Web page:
B.S. in Biological Anthropology

The department offers extensive coursework in biological anthropology at undergraduate and graduate levels. The undergraduate B.S. degree in Biological Anthropology emphasizes coursework on human evolution, human anatomy, and primatology and provides an excellent basis for future training in medicine and related areas. Our affiliated doctoral program in Human Paleobiology is one of the finest biological anthropology research and teaching groups in the world.

The George Washington University has always had a strong focus in biological (physical) anthropology, supported by close connections with the Smithsonian. Because of its emphasis on the sciences, students in this major will earn a Bachelor of Science degree in Biological Anthropology. Compared to the general Anthropology major, the B.S. in Biological Anthropology requires fewer second-group anthropology courses (2000s-3000s), additional science training, and a greater focus on the biological aspects of anthropology. There is no language requirement outside the General Curriculum Requirements.

Students may not double-major in Anthropology and Biological Anthropology; they may double-major in Archaeology and Biological Anthropology, but second-group courses cannot count towards both majors.

Program Requirements

Go to the Anthropology course descriptions.

Go to the Biological Sciences course descriptions.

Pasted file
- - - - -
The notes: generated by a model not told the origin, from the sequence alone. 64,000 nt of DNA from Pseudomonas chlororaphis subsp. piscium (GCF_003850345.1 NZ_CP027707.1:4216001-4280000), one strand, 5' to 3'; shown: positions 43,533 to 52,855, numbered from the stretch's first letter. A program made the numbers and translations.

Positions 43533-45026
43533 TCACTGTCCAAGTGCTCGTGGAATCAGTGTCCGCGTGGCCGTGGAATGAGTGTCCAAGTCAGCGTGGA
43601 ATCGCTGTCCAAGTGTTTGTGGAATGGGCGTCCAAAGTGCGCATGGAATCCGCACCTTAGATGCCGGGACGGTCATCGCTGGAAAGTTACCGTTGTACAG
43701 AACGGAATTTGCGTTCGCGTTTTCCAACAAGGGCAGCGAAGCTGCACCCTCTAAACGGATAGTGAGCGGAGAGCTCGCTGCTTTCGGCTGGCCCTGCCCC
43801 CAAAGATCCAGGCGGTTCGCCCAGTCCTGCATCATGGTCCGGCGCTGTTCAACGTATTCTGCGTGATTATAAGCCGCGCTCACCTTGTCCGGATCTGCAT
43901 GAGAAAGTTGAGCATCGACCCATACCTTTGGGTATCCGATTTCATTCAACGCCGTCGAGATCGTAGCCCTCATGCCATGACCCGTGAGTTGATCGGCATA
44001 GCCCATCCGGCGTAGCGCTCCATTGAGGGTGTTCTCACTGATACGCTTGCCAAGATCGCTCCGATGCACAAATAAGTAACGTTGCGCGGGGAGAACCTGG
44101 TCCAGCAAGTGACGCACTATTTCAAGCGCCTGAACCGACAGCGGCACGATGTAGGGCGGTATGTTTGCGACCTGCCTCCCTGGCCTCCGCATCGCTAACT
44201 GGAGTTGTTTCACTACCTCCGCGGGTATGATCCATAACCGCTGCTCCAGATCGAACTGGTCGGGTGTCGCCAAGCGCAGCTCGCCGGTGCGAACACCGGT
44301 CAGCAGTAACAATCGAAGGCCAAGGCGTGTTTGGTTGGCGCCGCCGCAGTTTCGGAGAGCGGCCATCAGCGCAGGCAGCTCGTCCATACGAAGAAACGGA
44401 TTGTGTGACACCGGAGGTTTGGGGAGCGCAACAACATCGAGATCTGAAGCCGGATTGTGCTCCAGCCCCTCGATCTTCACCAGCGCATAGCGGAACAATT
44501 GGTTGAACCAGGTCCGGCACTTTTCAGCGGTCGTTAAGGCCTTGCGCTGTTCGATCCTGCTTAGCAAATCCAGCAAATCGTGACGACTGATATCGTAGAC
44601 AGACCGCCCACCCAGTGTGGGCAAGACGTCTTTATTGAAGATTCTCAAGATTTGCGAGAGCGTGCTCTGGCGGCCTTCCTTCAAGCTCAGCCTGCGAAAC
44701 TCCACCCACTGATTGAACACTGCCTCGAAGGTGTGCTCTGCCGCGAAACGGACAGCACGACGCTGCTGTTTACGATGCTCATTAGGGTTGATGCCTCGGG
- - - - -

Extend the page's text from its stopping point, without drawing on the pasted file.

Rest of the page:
Special Honors in Biological Anthropology

Students who meet the Columbian College of Arts and Sciences requirements for special honors are encouraged to undertake a thesis research project in their senior year. Such students should take 3 or more hours of Anth 3995 (Undergraduate Research).

Minor in Biological Anthropology

For information on the minor program in Biological Anthropology, click here.

What can you do with a Biological Anthropology major?

While the subject matter of a Biological Anthropology degree guarantees to engage students intellectually, it also leaves them well-poised for their next career steps. A B.S. in Biological Anthropology opens doors in both academic and applied fields since students obtain a solid background in scientific analyses, anatomy, and human behavior.

Academic jobs allow students to contribute to biological anthropology research directly. Biological anthropologists work in a range of academic settings, including universities and museums. Some students may further decide to pursue a graduate degree in Biological Anthropology in order lead a research team themselves. Our faculty are available to mentor students as they navigate the graduate program application process.

The strong foundation in science and anatomy leaves our students well-positioned for other careers as well. Our students often draw from their scientific and anatomical background to pursue careers in medicine, public health, and psychology. Understanding of the evolution of humans also lends itself to careers further afield; a better grasp of human behavior is an invaluable skill, whether you are in a courtroom or boardroom.

Courses Offered

Undergraduate Advisors

View the advisors for our major and minor programs.

View the Anthropology Department office hours.

The following requirements must be fulfilled:

The general requirements stated under Columbian College of Arts and Sciences, Undergraduate Programs.

Program-specific curriculum:

Introductory courses (21 credits)
ANTH 1001Biological Anthropology
ANTH 1002Sociocultural Anthropology